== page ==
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Differences between asthma exacerbations and poor asthma control.

Research paper by H H Reddel, S S Ware, G G Marks, C C Salome, C C Jenkins, A A Woolcock

Indexed on: 09 Feb '99Published on: 09 Feb '99Published in: The Lancet



Abstract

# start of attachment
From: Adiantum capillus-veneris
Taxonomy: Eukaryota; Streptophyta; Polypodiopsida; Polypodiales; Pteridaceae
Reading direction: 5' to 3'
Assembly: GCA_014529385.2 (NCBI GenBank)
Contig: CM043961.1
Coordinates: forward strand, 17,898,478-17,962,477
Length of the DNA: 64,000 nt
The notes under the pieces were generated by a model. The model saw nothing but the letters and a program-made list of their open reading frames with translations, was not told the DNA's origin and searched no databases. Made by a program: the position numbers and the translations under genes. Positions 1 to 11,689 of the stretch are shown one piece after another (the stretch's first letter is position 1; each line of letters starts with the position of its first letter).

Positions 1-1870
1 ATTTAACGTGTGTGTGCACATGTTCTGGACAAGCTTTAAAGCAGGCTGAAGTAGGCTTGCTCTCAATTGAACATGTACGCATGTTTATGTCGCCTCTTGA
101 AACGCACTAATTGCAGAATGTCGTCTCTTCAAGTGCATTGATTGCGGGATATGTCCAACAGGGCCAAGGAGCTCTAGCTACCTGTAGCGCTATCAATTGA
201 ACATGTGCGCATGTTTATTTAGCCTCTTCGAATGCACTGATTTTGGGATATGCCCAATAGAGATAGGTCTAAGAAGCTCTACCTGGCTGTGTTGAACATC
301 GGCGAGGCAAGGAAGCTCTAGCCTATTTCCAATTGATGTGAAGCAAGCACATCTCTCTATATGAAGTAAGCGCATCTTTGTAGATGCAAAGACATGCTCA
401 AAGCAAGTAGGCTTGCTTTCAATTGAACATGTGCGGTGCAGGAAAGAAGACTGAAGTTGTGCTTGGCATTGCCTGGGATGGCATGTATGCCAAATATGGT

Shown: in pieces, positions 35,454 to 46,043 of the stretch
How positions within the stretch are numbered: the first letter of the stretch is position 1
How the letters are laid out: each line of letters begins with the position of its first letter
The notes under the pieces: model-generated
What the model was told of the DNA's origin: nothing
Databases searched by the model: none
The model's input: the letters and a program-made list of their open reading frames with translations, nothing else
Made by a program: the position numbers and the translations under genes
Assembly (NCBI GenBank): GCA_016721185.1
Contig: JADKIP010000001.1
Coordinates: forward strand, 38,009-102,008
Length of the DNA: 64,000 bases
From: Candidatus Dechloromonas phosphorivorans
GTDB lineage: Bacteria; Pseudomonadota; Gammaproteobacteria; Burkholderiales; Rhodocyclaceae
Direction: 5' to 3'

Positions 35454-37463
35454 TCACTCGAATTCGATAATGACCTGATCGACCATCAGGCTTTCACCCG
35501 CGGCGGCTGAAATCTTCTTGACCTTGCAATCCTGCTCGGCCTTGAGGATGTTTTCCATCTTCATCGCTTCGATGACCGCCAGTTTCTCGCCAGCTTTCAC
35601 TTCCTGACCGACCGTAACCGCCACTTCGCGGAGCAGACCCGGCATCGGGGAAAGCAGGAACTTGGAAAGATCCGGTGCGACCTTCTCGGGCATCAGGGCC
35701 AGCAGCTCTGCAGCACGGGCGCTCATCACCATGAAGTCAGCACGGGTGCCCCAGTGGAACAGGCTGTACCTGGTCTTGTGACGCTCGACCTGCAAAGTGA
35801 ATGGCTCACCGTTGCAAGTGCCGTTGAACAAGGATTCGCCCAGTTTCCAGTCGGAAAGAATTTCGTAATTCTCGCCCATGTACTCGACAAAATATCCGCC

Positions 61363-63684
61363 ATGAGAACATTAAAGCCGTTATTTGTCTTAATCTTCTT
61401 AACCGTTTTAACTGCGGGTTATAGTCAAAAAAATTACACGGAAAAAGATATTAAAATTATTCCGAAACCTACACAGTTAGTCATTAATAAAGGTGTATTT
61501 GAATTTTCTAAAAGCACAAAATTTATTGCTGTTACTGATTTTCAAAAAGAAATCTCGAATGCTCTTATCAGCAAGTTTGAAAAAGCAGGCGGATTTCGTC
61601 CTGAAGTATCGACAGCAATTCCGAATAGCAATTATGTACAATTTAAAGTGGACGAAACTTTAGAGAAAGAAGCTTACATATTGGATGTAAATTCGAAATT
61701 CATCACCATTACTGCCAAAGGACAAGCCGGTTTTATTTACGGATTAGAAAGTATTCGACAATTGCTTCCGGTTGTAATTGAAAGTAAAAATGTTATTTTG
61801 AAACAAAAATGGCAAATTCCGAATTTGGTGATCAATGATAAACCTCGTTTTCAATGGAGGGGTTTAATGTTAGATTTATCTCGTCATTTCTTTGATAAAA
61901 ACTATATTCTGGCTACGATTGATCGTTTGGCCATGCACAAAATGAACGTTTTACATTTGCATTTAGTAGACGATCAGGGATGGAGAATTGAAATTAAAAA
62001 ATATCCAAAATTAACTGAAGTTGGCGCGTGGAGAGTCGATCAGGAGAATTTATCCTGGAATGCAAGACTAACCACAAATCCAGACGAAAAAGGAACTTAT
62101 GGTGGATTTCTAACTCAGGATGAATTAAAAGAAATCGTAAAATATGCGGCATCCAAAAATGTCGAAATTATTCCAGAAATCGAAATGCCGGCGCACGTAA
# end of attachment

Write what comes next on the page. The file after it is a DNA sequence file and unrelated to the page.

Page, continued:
Increased variation in peak expiratory flow (PEF) is characteristic of poorly controlled asthma, and measurement of diurnal variability of PEF has been recommended for assessment of asthma severity, including during exacerbations. We aimed to test whether asthma exacerbations had the same PEF characteristics as poor asthma control.Electronic PEF records from 43 patients with initially poorly controlled asthma were examined for all exacerbations that occurred after PEF reached a plateau with inhaled corticosteroid treatment. Diurnal variability of PEF was compared during exacerbations, run-in (poor asthma control), and the period of stable asthma before each exacerbation.Diurnal variability was 21.3% during poor asthma control and improved to 5.3% (stable asthma) with inhaled corticosteroid treatment. 40 exacerbations occurred in 26 patients over 2-16 months; 38 (95%) of exacerbations were associated with symptoms of clinical respiratory infection. During exacerbations, consecutive PEF values fell linearly over several days then improved linearly. However, diurnal variability during exacerbations (7.7%) was not significantly higher than during stable asthma (5.4%, p=0.1). PEF data were consistent with impaired response to inhaled beta2-agonist during exacerbations but not during poorly controlled asthma.Asthmatics remain vulnerable to exacerbations during clinical respiratory infections, even after asthma is brought under control. Calculation of diurnal variability may fail to detect important changes in lung function. PEF variation is strikingly different during exacerbations compared with poor asthma control, suggesting differences in beta2-adrenoceptor function between these conditions.